William Paul Bell Queensland University Researcher

Why is mainstream economics not a social science but ideological mathematics?

Archive for August 2009

The G8 protests and the logically inconsistent foundations of neoclassical economics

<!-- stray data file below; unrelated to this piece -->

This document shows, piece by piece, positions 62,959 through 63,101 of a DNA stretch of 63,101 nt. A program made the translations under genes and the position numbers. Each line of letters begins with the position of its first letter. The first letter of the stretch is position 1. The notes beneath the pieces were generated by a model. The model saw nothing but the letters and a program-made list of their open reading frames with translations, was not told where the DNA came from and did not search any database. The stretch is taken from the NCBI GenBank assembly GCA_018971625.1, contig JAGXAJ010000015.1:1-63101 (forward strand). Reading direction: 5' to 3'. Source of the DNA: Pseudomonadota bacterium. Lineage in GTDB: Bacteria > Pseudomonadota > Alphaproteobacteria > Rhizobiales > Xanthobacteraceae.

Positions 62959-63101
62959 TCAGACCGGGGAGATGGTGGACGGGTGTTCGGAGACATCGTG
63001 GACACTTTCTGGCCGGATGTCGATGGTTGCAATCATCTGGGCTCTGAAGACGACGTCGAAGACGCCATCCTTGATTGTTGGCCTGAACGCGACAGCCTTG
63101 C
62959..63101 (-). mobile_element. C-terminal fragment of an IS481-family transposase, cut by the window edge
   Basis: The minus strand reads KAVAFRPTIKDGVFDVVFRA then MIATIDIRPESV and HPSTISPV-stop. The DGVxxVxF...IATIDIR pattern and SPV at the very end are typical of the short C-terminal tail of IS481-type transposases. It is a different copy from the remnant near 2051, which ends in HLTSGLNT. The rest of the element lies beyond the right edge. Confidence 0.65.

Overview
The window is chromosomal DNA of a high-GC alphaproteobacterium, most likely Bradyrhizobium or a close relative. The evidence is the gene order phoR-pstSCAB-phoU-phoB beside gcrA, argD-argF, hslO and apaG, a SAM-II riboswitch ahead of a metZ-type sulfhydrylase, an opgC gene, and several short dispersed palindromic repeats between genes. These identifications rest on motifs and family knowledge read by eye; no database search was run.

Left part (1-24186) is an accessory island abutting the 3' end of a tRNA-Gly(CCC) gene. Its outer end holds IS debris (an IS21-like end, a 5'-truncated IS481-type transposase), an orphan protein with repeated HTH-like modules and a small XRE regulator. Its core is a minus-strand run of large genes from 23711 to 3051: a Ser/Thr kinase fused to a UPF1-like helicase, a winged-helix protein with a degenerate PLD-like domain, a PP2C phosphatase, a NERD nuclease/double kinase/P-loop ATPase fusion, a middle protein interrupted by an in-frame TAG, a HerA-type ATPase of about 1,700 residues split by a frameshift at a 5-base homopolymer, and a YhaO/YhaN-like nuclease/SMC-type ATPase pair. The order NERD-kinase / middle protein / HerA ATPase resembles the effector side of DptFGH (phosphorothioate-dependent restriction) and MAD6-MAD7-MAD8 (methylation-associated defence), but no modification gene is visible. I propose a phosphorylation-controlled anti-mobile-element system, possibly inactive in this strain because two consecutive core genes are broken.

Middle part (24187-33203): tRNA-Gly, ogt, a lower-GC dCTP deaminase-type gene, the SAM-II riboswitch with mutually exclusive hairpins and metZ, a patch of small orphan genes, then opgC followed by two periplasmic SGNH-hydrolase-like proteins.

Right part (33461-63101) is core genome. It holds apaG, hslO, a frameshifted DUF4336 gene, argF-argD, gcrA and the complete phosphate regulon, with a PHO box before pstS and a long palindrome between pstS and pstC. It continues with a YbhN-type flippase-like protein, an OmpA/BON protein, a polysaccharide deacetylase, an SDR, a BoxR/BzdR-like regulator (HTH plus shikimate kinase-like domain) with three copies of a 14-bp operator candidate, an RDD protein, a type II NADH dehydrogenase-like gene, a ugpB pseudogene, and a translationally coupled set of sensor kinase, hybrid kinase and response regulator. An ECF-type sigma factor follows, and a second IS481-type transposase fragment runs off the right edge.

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Neoclassical economics is deductive, using a mathematical axiom-proof-theory format.   Arnsperger and Varoufakis (2006) list the three basic axioms of neoclassical as methodological instrumentalism, methodological individualism and methodological equilibration.   In such an approach the basic axioms have to be correct otherwise the whole framework becomes unsound.   In contrast to the deductive approach, the scientific approach is inductive, forming theories from observation and using prediction to falsify the theories (Neuman 2003, p. 51).   Neoclassical economists have become adept at avoiding empirical falsification by creating ad-hoc explanations as to why their theories fail to work when confronted with empirical evidence, for example the Efficient Market Hypothesis predicting dividend volatility in excess of price volatility but the converse is observed (Shiller 1981).   Falsification avoidance is the sign of a degenerative research program (Lakatos 1976).   So, rather than use empirical falsification, a more suitable approach to disprove deductive frameworks is to use a logical proof showing their axioms lead to an absurdity.   The Sonnenschein–Mantel–Debreu Theorem (Debreu 1959) proves the basic axioms of neoclassical economics are logical inconsistent.   The Sonnenschein–Mantel–Debreu Theorem (Debreu 1959) shows that starting with the first two axioms leads to a shapeless excess demand curve.   The shapeless excess demand curve means that there are multiple equilibria and equilibrium are unstable making the third axiom untenable.   To fix this problem, it is assumed that all goods have constant Engel curves.   A good would have a constant Engel curve if somebody spends the same proportion of their income on the good as their income grew (Keen 2001).   This is an unlikely scenario as when income grows then people consume more luxury goods and basic goods become a smaller fraction of their income.   Can you think of a good with a constant Engel curve?   Colander (2000, p. 3) equates neoclassical economics “to the celestial mechanics of a nonexistent universe” for using theory outside its domain assumption (Musgrave 1981).   That is neoclassical economics as a pursuit in pure mathematics for intellectual exercise is fine but claiming applicability to the real world is misleading. Read the rest of this entry »